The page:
Available on the CHROMATICS single bundle ‘Looking For Love’


JOHNNY JEWEL featuring SAOIRSE RONAN Tell Me (2014)

Undeterred by his frustrating experience working on ‘Drive’, Johnny Jewel agreed to provide the score for ‘Lost River’, the directorial debut of Ryan Gosling. A sparse ballad of innocence, ‘Tell Me’ was its undoubted highlight and sung in the film by Saoirse Ronan as her character Rat. The actress had never sung before and her contribution was recorded in two takes with a single microphone and no headphones. This nervous tension presented a wonderful ‘Twin Peaks’ vibe and a chilling if emotive ambience.

Available on the JOHNNY JEWEL album ‘Lost River (Original Motion Picture Score)’


TESS ROBY Catalyst (2018)

The contralto folktronica of Tess Roby was something of a departure for the Italians Do It Better stable. Born to musician parents, Roby dedicated the ‘Beacon’ album to her father and built her songs around the understated tones of a Roland Juno 106, allowing room for her vocals to take centre stage. ‘Catalyst’ was the album’s key reflective ode and provided an expansive earthy quality in its minimalism. She is also a photographer and a member of the danceable dreampop trio DAWN TO DAWN.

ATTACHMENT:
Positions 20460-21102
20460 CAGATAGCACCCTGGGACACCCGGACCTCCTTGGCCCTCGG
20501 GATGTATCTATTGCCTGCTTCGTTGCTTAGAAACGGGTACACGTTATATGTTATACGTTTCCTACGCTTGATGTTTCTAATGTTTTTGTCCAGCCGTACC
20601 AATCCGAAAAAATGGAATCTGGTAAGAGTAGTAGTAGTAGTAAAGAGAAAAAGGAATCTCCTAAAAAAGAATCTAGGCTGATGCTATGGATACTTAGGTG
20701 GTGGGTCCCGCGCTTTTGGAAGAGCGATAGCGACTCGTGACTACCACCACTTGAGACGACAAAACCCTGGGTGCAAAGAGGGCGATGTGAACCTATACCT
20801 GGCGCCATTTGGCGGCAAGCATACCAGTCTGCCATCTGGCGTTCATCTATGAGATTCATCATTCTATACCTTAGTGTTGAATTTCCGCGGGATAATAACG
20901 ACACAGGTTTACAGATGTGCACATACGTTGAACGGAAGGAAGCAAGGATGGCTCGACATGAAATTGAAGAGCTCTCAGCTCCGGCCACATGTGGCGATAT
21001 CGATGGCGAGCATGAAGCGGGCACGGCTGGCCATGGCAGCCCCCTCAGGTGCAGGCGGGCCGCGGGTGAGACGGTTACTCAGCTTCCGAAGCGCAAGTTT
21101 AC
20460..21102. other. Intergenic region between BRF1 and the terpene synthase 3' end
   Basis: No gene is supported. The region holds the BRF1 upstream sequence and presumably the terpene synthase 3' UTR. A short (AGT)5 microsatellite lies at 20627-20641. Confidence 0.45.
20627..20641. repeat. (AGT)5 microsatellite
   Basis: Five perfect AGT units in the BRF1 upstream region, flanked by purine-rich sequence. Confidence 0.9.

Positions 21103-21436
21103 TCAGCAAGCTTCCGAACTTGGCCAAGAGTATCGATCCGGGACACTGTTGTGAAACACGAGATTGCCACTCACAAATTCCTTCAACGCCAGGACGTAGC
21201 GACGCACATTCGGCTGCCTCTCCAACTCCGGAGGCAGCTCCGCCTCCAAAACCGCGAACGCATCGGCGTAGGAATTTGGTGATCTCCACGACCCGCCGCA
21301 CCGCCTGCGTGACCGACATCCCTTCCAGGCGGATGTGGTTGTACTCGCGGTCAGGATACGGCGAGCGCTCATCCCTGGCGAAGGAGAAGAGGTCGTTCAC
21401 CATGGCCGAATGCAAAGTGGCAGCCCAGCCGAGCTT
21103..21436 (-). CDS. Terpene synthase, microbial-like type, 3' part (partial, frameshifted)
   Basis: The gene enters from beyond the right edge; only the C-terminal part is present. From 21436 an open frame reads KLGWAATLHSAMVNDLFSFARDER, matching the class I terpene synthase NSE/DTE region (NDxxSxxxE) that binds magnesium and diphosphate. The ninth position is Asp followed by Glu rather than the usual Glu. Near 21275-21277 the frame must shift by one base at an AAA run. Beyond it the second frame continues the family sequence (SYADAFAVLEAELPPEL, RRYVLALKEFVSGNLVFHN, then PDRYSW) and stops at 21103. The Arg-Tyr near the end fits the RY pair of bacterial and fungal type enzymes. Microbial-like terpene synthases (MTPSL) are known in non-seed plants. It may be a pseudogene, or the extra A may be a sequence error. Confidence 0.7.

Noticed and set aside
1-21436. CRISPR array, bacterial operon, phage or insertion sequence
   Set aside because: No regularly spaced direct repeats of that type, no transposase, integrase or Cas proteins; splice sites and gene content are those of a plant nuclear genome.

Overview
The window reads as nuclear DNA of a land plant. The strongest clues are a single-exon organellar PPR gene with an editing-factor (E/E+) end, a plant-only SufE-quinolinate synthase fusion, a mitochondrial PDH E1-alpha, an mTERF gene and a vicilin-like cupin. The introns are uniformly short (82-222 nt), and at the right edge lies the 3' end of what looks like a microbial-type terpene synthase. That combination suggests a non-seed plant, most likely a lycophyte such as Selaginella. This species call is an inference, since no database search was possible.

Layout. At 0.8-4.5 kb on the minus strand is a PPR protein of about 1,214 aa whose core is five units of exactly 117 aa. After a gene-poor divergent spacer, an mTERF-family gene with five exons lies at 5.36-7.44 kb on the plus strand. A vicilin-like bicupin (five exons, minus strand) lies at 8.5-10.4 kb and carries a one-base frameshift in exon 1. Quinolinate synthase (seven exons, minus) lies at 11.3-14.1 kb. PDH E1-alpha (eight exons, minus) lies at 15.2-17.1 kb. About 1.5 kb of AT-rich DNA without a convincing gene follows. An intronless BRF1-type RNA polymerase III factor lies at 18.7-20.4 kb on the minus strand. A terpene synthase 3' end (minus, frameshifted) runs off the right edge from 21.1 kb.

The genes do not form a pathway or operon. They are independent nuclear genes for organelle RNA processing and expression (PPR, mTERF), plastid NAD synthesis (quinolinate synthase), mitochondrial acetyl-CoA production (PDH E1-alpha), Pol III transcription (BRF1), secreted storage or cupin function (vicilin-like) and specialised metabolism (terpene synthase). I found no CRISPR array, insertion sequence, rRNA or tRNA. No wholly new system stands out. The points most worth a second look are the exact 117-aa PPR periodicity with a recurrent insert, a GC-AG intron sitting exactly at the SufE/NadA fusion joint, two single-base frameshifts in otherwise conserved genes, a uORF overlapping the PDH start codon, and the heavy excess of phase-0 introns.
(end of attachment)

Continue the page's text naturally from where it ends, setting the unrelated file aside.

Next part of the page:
Available on the TESS ROBY album ‘Beacon’


DOUBLE MIXTE Romance Noire (2019)

Originally a duo comprising Thomas Maan and Clara Apolit, brooding Parisians DOUBLE MIXTE projected themselves as a modern day Serge Gainsbourg and Jane Birkin but with a lively techno backbone that was especially evident on their debut Italians Do It Better single ‘Romance Noire’. The Gauloises flavoured film noir synergy came over in a combination of feminine Gallic prose over fat bursts of synths for a dark disco soundtrack that had decadent cool written all over it.

Available on the DOUBLE MIXTE EP ‘Romance Noire’


HEAVEN Truth Or Dare (2019)

The mysterious HEAVEN first came to wider attention with the ‘Lonesome Town’ EP featuring the hauntingly breathy ‘It’s Not Enough’ and a funereal paced cover of the Ricky Nelson title ballad that captured the fragility of the broken heart. Fronted by the enigmatic allure of singer and keyboardist Aja, the brilliant ‘Truth Or Dare’ sounded like CHROMATICS but with more synths and drum machine. Perhaps unsurprisingly, closer scrutiny revealed that HEAVEN was another project helmed by the ubiquitous Johnny Jewel.

Available on the HEAVEN single bundle ‘Truth Or Dare’


ORION I Want You So Bad (2020)

Inspired by Cyberpunk and Giallo cinema, ORION are the enigmatic Rhode Island duo of Orion Dommisse and John-Paul Sullivan. Their second single ‘I Want You So Bad’ was a wonderful Italo-inspired slice of “Cybernetic Noir” produced by Johnny Jewel where the breathy inter-galactic desire was so hot that “I flew from space to love you”. The follow-up single ‘Higher’ was another noteworthy Eurocentric offering with an airy and alluring feminine disposition.